NEW YORK -- Beats Electronics founder Jimmy Iovine made his career out of recognizing cool. His epitome of it: Steve Jobs.
The veteran record producer worked with Apple multiple times after meeting Jobs more than a decade ago, and his vantage point on the company's past and future took on greater significance following the electronics maker's $3 billion acquisition this year of Beats. That move -- as bold as it was baffling -- brought Iovine into the fold of Apple's upper management.
Speaking Wednesday at conference organized by the University of Southern California, Iovine called Jobs, Apple's co-founder and longtime leader who died in October 2011, a "fascinating, unique individual" who fostered a marriage of tech and culture "that's going to be around forever."
But his first impression of Jobs, formed around 2003 when record producer Iovine was reeling over the music industry's uncertain future amid digitization post-Napster, was that Jobs had the undefinable "it" factor -- and he had it in spades.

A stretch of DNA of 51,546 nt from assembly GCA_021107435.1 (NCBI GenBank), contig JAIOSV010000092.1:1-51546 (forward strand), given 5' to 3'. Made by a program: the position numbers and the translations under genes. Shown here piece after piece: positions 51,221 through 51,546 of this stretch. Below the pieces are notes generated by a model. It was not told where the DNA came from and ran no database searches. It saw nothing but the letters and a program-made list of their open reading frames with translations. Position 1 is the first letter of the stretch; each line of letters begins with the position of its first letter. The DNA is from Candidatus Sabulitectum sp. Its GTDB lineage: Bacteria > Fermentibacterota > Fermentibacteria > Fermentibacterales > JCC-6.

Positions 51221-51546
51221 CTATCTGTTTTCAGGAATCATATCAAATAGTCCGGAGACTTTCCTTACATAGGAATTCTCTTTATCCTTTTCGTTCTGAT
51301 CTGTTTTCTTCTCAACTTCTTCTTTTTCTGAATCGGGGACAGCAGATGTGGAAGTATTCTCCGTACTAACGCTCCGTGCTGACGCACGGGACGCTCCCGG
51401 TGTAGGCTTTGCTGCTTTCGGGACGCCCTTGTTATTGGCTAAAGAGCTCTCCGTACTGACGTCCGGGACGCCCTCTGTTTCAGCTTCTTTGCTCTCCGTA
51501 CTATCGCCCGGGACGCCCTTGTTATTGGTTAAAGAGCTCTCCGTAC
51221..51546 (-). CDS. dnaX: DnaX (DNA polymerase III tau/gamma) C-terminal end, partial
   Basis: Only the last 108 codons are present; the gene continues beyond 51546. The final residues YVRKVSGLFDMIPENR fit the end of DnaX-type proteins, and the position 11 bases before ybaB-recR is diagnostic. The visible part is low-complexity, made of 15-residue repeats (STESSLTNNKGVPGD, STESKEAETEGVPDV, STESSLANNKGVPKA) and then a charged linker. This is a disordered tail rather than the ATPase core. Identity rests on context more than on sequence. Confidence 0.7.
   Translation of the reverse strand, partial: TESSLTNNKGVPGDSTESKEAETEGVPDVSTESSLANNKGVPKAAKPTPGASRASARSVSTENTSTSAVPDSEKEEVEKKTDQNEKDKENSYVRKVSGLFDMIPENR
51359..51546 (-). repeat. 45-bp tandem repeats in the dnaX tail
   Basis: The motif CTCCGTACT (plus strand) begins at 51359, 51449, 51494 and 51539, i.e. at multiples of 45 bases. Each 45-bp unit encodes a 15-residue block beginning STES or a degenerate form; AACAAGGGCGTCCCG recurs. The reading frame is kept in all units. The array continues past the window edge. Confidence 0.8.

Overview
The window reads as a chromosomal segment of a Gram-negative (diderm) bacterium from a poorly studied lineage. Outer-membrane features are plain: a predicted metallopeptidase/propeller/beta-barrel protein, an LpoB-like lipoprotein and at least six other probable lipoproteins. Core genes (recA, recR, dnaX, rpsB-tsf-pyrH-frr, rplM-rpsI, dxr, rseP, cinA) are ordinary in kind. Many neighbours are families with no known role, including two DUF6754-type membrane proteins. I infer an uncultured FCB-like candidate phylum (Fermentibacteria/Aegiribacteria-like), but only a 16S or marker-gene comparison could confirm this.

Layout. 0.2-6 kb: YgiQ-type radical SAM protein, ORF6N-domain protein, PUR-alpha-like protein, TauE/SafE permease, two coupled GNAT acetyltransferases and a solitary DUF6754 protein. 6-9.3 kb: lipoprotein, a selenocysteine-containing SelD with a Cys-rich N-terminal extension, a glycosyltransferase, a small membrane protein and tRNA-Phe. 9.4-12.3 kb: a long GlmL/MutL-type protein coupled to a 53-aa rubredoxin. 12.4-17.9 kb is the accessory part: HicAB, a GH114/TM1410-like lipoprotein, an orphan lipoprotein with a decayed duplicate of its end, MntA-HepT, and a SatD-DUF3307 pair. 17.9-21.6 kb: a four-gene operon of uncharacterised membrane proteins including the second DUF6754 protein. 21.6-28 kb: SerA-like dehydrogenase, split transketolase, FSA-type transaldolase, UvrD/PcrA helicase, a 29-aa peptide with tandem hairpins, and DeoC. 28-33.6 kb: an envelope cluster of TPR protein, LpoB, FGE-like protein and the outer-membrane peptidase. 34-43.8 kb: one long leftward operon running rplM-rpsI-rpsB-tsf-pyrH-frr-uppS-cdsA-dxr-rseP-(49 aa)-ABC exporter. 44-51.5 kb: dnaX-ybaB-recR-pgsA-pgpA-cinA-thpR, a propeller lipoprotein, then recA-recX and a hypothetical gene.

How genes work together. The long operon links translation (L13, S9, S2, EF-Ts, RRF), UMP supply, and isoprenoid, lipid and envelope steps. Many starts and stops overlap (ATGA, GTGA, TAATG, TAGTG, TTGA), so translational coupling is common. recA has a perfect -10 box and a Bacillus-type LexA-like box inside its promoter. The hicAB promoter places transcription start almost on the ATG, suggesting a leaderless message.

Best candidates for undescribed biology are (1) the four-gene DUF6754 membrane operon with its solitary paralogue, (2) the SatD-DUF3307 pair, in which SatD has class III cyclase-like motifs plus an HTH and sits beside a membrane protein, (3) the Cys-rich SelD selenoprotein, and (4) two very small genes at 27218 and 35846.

"I follow cool," Iovine said. "When I went up to see Steve Jobs, I said, 'The party's at this guy's house.'"
Jobs was "John, Paul, George and Ringo, Mick and Keith in one guy," he said, referring to the members of the Beatles and the Rolling Stones.
Applebringing the electronics giant a popular headphones business, a subscription streaming-music service, and co-founders Iovine and Dr. Dre to Apple's management. The underlying strategy for the pricey purchase, the first of its kind in Apple's history, stumped observers -- Apple could create similar headphones or services on its own, after all.
The mystery of the move has generated speculation that Apple's true target in the acquisition was Iovine himself and his influence in the music industry. Iovine has been a record producer for more 40 years, founder of Interscope Records who has worked with a constellation of recording luminaries from John Lennon and Bruce Springsteen to Eminem, Lady Gaga and U2.
Iovine's comments at the conference provided glimpses into the personal business philosophy he'll bring to Apple.
"Everything Dre and I do is completely on feel, we don't prepare for anything...we only work on instinct," Iovine said.
He also lamented the divide in most companies' top management between technology and the creative world, saying the tech business has "zero feel" for popular culture in the absence of Jobs. However, he reserved some praise for Jobs' successor, Apple Chief Executive Tim Cook, however.
"Tim bought Beats," he said. "Obviously I think he's really smart."
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